Otsego urged to halt new building PDF Print E-mail
Written by By MARIE THOMAS Sentinel Education Editor   
Friday, 29 January 2010 11:43
TONTOGANY - The "new" majority of the Otsego School Board received all sorts of advice Thursday, on what to do and what not to do about the planned elementary project.
Residents opposed to the construction of a centralized elementary in Tontogany continued to encourage the board's three new members to halt the planning process and continue studying the issue to determine whether it's feasible to keep elementaries in their home communities.
Proponents of the new school pointed out that the district has studied facilities since the 1970s, and it's time to move forward and build the school for prekindergarten through fifth grades.
None of the five board members - newly-elected  Mark Tolles, Judy Snyder and Brad Anderson, and veterans James Harter and Elizabeth Gorski - responded during the 45 minutes of public comment.
At least 50 people attended the special meeting, which was called for a review of the budget, plus updates on all-day daily kindergarten and the construction project.
Weston resident Lloyd Jones said November's election results, in his opinion, showed that the will of the voting public differs from actions taken by the former school board, notably that voters want to maintain elementaries in their communities.
In November, incumbent Daren Garmenn was handily defeated in his bid for re-election, and two candidates who also were pro-centralized campus also were defeated. The three new members have been perceived as anti-construction: Tolles said prior to the election he did not favor closing elementaries in Grand Rapids and Haskins. However, Anderson and Snyder were more reserved: He indicated he preferred community schools but didn't think it likely that voters would support the cost of building new schools in each community, and she said she needed more information before making any decisions on the topic.
Weston residents, who have continued to voice their objections to the closing in 2009 of their elementary, have pleaded with this new board to halt the construction project and re-open their school.
Jones also urged the board to rescind any authority given to Superintendent Jim Garber to negotiate any items related to the construction project.
"This is not meant to be negativity," Jones stated, adding there are people in the district willing to help.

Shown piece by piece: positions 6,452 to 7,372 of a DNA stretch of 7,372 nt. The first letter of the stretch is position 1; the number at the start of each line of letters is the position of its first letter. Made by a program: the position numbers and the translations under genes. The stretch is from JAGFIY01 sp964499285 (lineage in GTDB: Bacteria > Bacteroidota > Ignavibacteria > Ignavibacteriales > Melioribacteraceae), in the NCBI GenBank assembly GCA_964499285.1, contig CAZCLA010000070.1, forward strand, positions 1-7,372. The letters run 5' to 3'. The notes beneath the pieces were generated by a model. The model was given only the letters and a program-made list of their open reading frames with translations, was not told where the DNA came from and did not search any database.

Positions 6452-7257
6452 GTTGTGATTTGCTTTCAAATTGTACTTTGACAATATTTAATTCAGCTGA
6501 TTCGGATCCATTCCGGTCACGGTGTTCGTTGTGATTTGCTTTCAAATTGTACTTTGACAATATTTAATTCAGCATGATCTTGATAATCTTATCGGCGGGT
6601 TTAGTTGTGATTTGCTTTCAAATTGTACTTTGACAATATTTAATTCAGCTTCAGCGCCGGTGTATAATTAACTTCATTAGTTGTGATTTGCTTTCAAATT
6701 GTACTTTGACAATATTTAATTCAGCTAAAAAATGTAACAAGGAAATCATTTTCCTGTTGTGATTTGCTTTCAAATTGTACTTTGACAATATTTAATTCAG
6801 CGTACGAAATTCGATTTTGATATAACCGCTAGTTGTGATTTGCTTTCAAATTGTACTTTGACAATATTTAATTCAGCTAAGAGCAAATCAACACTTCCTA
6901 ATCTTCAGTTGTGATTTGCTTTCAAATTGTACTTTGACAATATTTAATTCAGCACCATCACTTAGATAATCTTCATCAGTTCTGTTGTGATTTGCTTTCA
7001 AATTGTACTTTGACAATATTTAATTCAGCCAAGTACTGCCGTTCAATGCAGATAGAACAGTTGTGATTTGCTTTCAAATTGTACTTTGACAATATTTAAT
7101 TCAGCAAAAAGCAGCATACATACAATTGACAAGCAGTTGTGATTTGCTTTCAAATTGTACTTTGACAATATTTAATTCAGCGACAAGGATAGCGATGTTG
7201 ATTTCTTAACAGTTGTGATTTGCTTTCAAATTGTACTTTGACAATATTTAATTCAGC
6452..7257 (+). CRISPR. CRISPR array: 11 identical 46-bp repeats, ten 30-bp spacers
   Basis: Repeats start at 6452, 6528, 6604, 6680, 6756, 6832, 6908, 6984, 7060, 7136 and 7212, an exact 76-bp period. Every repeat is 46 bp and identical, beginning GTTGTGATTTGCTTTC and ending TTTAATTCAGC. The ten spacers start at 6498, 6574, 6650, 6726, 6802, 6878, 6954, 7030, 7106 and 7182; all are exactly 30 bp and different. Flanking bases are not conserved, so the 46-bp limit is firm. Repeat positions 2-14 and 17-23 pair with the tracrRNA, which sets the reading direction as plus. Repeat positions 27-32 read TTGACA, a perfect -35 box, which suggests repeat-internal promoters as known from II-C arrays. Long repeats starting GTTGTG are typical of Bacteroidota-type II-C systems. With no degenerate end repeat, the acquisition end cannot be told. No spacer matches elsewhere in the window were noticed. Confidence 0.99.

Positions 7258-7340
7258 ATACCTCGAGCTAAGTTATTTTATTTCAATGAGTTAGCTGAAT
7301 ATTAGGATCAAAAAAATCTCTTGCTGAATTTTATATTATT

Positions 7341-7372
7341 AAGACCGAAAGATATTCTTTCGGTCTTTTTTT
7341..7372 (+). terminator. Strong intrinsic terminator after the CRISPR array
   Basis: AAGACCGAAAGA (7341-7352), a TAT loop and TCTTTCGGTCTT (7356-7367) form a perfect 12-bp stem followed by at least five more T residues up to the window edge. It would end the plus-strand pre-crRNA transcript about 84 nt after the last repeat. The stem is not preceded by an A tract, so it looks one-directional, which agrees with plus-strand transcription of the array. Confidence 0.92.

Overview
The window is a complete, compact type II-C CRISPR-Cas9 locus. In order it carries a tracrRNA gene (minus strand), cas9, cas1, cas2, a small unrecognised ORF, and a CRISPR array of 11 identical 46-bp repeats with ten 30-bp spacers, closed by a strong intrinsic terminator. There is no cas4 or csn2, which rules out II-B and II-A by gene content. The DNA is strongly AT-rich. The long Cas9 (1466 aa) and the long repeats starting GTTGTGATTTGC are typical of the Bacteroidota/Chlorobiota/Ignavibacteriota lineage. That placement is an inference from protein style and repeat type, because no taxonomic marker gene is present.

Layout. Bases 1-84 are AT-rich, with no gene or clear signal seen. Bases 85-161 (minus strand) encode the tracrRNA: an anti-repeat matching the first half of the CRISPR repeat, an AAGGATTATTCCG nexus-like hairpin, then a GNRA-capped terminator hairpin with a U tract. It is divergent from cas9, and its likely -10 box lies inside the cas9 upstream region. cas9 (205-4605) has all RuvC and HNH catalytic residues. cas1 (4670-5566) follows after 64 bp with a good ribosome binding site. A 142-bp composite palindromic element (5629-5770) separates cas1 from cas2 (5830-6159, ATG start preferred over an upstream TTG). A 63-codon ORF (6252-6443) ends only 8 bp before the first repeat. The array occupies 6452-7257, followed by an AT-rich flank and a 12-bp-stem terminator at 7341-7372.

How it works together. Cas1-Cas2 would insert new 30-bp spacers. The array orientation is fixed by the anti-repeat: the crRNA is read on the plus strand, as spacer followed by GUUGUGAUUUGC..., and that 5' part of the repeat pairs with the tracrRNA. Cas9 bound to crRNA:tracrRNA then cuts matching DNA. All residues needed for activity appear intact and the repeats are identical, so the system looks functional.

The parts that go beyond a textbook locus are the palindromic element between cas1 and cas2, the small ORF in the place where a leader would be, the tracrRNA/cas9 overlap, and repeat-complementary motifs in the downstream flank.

Resident Beth Stimmel questioned the "new majority" that kept being mentioned. "Why is it now more acceptable that three people are making decisions, not five?" she asked.
She also referred to election results, but this time May 2009 when voters had the chance to pass new operating money with the promise that all three elementary buildings would remain open at least for another year. Sixty-seven percent of those voting opposed the issue.
Stimmel told the board members she hoped they were there to consider all options, "not with preconceived things you already planned to do."
Weston resident Rob Myerholtz said it was "extremely unfortunate" that the previous board "rushed into" a lease agreement before the new board took office. He asked the board to suspend the master plan until the economy improves.
Past school board member Lisa Hatfield, of Grand Rapids, who chose to not run for re-election in November, stood and voiced her disappointment with some of the comments. "I thought we had a better and strong community than this."
As for the idea for keeping three elementaries: "Where is the money going to come from to pay for that plan?" she asked. "Economically it (the decision to consolidate) was the best thing for the longevity of this school district."
She continued, "If you want to go deeper in debt, you need to stop it (the project) right now," and "this is a good plan that has been looked at from every single aspect."
Tom Zulch, of Weston, suggested that residents rally around and rehab their community schools, and that the board halt the new elementary project "until we get all these finances squared away."
But according to Garber, if the district were to halt the project at this stage, it would be on the hook for at least $1.7 million - nearly half of the $3.9 million that is needed to build the new school.
The district has paid - or is obligated to pay - about $206,000 for work already completed. The $4 million loan taken out on the project could be called in three years, at which time Otsego would need to pay at least $900,000 in interest - and as much as $3 million, according to the superintendent. Also, defaulting on the loan would "severely damage" the district's credit rating, he added.
If Otsego does not use its $14 million credit with the Ohio School Facilities Committee this year, there is no guarantee when, or if, that money would again become available, Garber reminded the audience.
And, the district has saved $588,000 by closing Weston - that would be the cost to reopen the building, he said.
"It's not as simple as saying 'Hold that check,'" Garber stated.
Design development for the new school is expected to continue through September, with construction starting in April 2011 on district property located southwest of the high school. Students would move into the building for the 2013-14 school year.

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